Last week, they dropped off my first test vehicle, a 2013 Mazda3 Grand Touring with SkyActiv, which touts gas mileage up to 40 mpg. Not bad for a 4-door car with an all gas engine. Yes, you read that right, this isn't some fancy schmancy new hybrid vehicle, just a regular ol' gas powered car.

Since our current car is the equivalent of something from the dark ages, I was rather easily impressed by the litany of features this car sports: heated seats, automatic headlights and windshield wipers, blind spot car detection, directional headlights, anti-skid control, Bluetooth phone connection, automatic mileage calculation, navigation, satellite radio, push button start, keyless entry and fob... the list goes on. But, aside from all the gadgets, how does it drive? Well, even though it's an automatic, and I've only ever driven 5 speed manual transmissions, I have to say I was impressed with the shifting. Even if I didn't like the automatic shifting, this car gives you the option of switching from automatic drive to 6 speed shifting up and down. But, I never felt the need to bother with it. I had to retrain my left foot to stay still.

Once I set up everything to my liking, starting the car and driving happened in seconds. No key to fumble with in the dark. As long as I had the key fob on my person I could get in the car and start the engine and go. No setting up lights or windshield wipers - they're all automatic. It did pretty much everything but drive for me. I didn't find any major issues with blind spots when backing up or changing lanes (unlike our Honda CRV) and felt like I had full visibility. It didn't drive like a go-cart like most automatics. In other words, it had a lot of pep. Not quite stick-shift responsiveness, but tolerable. And the sounds system was amazing as well. Did I mention all the controls (including voice activation) for your phone and radio/music were on the steering wheel?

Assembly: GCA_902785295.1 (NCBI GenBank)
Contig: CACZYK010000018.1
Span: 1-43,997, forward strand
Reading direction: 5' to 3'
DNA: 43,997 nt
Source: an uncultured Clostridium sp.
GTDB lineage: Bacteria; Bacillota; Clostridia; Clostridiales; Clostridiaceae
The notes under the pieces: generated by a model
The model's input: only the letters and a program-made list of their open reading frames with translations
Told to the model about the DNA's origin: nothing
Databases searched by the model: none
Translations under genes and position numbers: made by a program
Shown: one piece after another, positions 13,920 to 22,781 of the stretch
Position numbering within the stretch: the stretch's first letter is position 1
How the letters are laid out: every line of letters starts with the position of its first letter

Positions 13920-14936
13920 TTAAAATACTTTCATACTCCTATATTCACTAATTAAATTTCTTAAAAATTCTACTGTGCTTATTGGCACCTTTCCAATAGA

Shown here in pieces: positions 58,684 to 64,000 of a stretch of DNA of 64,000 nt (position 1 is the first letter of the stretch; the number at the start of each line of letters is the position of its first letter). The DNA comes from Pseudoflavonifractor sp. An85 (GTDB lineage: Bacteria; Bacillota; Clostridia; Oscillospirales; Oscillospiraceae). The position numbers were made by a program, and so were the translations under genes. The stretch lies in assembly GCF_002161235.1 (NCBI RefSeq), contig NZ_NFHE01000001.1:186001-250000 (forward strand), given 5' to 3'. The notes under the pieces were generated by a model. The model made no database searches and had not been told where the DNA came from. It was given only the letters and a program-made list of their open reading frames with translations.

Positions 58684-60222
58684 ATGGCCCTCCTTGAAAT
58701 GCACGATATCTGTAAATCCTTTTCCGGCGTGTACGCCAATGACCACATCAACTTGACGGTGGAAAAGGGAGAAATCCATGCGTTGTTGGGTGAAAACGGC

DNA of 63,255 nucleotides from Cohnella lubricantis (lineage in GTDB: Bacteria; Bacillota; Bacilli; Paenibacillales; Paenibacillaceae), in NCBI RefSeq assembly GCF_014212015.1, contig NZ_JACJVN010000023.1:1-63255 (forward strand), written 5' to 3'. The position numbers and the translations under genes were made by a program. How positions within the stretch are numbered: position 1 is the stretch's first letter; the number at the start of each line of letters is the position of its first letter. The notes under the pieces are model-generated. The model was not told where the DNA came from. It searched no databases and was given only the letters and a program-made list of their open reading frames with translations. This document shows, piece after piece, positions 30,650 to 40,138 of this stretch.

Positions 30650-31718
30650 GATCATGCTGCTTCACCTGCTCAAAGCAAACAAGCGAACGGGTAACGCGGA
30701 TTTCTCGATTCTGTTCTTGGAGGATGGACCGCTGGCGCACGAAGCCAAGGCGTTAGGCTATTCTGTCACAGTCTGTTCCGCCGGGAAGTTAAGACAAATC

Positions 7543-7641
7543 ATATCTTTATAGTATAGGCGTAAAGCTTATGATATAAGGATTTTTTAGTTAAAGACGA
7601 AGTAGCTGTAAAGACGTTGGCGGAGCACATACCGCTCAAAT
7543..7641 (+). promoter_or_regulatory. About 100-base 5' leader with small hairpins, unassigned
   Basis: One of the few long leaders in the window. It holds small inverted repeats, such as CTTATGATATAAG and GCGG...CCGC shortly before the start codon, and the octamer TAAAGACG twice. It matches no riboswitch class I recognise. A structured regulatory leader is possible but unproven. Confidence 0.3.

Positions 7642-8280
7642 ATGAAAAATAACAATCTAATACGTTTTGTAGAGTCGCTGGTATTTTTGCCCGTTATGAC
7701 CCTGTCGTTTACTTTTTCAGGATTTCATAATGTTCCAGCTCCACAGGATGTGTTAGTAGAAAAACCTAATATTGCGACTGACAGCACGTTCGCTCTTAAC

So, what are the problems you ask? Well, first of all, I found the interior roominess was a little lacking. Granted, I'm 6' tall, but with the front seats pushed all the way back, our 9-year-old daughter was complaining there wasn't enough leg room and her feet kept getting stuck under the seat when she tried to get out. I did find that the headroom was a little tight. The trunk was enormous and could easily fit an extra person. Not that I recommend it. The back seat accommodates three people, but not very well and I'd have to admit that our 2 door Civic had a much more spacious interior in the back and the front than this four door. I suspect that rear-facing car seats would be a bit of a challenge. However, if you are using this as a commuter vehicle and/or not hauling 5 adults around, then the space is really a non-issue.